Call to action at Deakin Oration
Professor Tony Wong has made a call to action on water and sustainability when delivering the 2017 Deakin Oration at Parliament House.
The Chief Executive Officer of the Cooperative Research Centre for Water Sensitive Cities told a diverse audience of water company executives, academics, public servants, students and members of the general public that a political climate of cooperation and collaboration is needed if we are to tackle contemporary challenges in water management for our cities.
“The case for transformation is compelling; the consequence of doing nothing, disturbing,” Professor Wong said.
“If we can transform our cities into water sensitive cities, we will be able to withstand the future threats of climate and water scarcity. And even more: we will be well placed to maintain our growth, prosperity, and quality of life,” he said.
“But realising those ambitions requires us to change our approach in infrastructure planning, city design, and community engagement and empowerment. A whole-of-government approach will be critical.”
Professor Wong said water resources within a city’s limits need to be harnessed to supplement traditional sources of water.
“In the case of Melbourne, those ‘internal’ water sources include rainwater, stormwater, and wastewater. It is a fact that the combined volumes of stormwater runoff and treated wastewater discharge far exceeds the total water used in the city. Why shouldn’t we harness these water resources, especially for use that does not require a drinking-water standard?”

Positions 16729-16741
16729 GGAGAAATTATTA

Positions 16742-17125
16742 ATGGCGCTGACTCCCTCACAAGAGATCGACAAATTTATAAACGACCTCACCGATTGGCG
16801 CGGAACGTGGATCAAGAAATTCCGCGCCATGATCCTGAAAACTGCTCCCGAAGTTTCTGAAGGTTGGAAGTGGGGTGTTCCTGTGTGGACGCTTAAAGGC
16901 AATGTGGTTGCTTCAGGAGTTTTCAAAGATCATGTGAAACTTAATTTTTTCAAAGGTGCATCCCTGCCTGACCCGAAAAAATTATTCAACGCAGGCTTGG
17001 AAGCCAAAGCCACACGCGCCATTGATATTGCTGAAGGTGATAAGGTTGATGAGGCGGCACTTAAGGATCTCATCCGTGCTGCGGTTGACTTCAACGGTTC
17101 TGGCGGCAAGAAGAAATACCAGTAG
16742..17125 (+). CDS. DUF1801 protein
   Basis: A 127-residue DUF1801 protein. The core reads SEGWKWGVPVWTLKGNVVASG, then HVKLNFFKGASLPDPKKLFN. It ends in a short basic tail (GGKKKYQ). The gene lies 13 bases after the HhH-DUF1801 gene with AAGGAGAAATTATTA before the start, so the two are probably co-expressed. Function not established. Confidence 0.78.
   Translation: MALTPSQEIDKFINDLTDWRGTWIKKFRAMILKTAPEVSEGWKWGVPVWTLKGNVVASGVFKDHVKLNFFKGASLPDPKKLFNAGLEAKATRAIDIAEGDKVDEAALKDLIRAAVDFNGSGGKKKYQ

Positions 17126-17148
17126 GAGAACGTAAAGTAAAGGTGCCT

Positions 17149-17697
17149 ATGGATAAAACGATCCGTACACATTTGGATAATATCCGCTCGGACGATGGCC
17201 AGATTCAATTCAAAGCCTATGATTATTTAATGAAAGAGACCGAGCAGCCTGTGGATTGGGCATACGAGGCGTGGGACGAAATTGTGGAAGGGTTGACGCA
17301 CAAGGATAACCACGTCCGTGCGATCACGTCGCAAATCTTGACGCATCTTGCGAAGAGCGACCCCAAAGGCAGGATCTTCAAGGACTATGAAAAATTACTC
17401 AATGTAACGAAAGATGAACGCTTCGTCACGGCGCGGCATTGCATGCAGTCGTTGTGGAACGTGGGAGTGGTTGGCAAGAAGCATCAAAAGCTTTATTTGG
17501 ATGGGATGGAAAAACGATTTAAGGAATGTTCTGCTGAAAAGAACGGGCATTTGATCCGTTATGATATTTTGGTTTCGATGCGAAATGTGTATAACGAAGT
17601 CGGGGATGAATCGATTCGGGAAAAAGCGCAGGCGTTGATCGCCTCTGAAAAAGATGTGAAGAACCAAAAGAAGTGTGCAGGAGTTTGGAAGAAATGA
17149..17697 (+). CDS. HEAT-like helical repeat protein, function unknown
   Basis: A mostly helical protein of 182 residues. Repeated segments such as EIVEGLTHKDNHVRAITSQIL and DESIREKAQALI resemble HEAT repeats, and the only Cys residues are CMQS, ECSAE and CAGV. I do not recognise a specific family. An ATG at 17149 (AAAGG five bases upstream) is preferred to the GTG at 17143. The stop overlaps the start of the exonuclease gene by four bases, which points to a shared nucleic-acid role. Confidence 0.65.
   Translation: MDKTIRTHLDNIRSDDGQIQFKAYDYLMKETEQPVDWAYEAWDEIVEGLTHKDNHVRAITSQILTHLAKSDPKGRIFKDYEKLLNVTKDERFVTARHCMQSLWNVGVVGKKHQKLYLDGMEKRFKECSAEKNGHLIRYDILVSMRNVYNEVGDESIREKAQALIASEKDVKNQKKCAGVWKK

As households are substantial consumers of water, Professor Wong said citizens are “an incredible resource for shaping their own, more sustainable futures”.
“While not a widely published fact, the efforts of Melbourne’s citizens in water conservation behaviour during the Millennium Drought prevented Melbourne from completely running out of water by June 2009, some 12 months before the drought was to break.
“Thus, improving water literacy, and a genuine and meaningful engagement of local citizens in co‑developing and implementing water management strategies, is the approach we need to adopt in building resilience.”
Professor Wong said Victoria was well-placed to enact successful, transformational change in water management due to the governance structures that have been put in place and the collaboration on planning that already occurs.
In his presentation, Professor Wong reflected on the leadership style of Australia’s second Prime Minister Alfred Deakin, to whom the annual oration is dedicated.
“He was unwaveringly courteous and refused to engage in petty arguments, thus keeping the path open for cooperation and progress; for resolving disagreement and enabling good policy,” Professor Wong said of Deakin.
He suggested there were lessons to be learned from Deakin’s approach to the development of policy and legislation.
“In the vein of forward-looking governance and structure that Deakin envisioned, our political leaders need to maintain bipartisan support of integrated water management and water sensitive cities, and the governance to enable the shifts we need. That bipartisan leadership will provide industry, and individual practitioners within, with the certainty they need to invest, innovate and transform for a new paradigm,” Professor Wong said.
This year’s Deakin Oration included a panel discussion during which Professor Wong was joined by the Director of Monash Water for Liveability, Professor Rob Skinner as well as Jenny Scovell, whose long involvement in water issues included working on the team that drafted the landmark Water Act of 1989. The discussion was facilitated by award-winning environmental campaigner, author and journalist Tanya Ha.
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- Published: Friday, 01 September 2017 17:14